Engaging online facilitation
Within wholly online or blended courses with large online components, teacher presence requires a more prominent position, and development of a community of learning more imperative for students. Just as with a face-to-face teaching space, the online teaching space must also contain structured areas for receiving teacher-led knowledge and information, spaces where students can discuss, create and collaborate informally, a space for presenting work to their peers to demonstrate understanding, and a private space for independent and reflective work. Facilitating learning in the online space requires a more active presence by the teacher to ensure that students are stimulated to be active learners who question, enquire, respond and critically analyse a variety of questions and situations.
Consider the following principles of facilitating learning within an online course:
- Maintain teacher presence – Whether it be written, audio or video, it needs to be regular. Students need to know you are there: observing, guiding, and supporting. Especially when they can’t ‘see’ you.
- Maintain social presence – Establish a climate that will create a community of learning. Social presence supports purposeful collaboration and a questioning predisposition. Sustain a community by shifting from affective expression to purposeful cohesive responses. Having limited or no face-to-face for some can be isolating and lonely. Effective learning occurs best when students feel part of a learning community and can share their learning experience with others. Be an active member of that learning community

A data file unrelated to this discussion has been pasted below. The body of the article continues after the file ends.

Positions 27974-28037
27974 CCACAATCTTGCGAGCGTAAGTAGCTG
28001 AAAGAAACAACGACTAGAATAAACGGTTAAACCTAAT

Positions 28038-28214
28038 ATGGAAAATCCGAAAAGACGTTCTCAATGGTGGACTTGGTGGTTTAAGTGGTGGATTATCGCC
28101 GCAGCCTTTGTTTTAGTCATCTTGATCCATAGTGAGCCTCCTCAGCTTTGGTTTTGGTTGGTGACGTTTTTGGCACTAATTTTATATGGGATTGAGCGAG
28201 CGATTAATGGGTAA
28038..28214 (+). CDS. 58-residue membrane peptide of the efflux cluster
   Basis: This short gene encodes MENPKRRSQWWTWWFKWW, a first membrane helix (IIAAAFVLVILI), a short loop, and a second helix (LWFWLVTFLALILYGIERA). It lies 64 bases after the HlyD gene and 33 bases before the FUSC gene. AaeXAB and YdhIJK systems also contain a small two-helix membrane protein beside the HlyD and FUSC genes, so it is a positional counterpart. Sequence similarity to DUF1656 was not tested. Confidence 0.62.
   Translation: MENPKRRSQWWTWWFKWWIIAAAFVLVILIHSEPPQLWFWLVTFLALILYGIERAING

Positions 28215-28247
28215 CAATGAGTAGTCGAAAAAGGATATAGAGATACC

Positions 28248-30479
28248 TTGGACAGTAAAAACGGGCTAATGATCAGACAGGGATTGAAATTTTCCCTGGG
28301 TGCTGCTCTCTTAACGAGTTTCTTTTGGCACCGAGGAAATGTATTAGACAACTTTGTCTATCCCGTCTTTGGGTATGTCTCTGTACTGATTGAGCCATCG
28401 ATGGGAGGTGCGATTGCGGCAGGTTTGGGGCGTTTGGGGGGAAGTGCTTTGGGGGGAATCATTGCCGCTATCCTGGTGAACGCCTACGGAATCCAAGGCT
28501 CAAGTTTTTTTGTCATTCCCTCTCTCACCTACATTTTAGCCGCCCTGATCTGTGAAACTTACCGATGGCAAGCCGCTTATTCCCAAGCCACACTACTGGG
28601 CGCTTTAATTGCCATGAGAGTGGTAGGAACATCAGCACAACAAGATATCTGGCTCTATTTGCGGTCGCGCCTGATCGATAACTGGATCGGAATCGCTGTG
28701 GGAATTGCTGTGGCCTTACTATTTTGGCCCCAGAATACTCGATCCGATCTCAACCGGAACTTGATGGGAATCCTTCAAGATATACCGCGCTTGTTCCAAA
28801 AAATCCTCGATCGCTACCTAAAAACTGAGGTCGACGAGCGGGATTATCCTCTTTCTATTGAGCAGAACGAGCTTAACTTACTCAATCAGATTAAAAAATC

- Maintain cognitive presence – Establish opportunities for critical reflection and discourse that will support systematic inquiry. Ask students to provide links to resources or videos that they think might support their peers, or could be added to your list of student resources.
- Conduct effective online discussions – Create a variety of ways in which students conduct and interact with online discussions. Online forums can be set up to act in different ways to fit the pedagogy underpinning the intended learning outcome of the discussion. Post open ended questions, and respond to posts with additional questions to extend their thinking or discussion further. Ensure posts are answered or acknowledged within 24-48 hours, as no-one likes to feel ignored. Encourage students to actively facilitate their own discussions.
Sharing effective approaches
Engaging and motivating students
Engaging students in online learning is critical for success. In this video, teachers and students share their strategies for improving engagement and motivation in online learning environments. Effective facilitation, creating learning communities, strategies for motivating students, and encouraging and sustaining participation are discussed.
Conducting effective online discussions
Discussions are an important component of many forms of online student interaction. For students to benefit from an online discussion, it is important for teachers to generate relevant topics, effectively moderate student activity and participate regularly. This video highlights several strategies to help manage online discussions more effectively, and make them more beneficial for your students.
Online teamwork and collaboration
While developing effective teamwork and collaboration skills are considered important to the learning process, many students find group work challenging and difficult. In this video, academic staff explore how learning technologies can improve the collaborative process within online teamwork, and offer some useful strategies for facilitation and assessment.
Resources, strategies or assistance
- University of New South Wales – Welcome to Learning to Teach Online
- Vanderbilt University – Blended and Online Learning
- Teaching Practice - Group work
- Teaching Practice - Structuring physical spaces
- Contact your Learning Designer via the CAD job portal to explore ways in which you can improve your online facilitation practices to enable more student engagement in learning.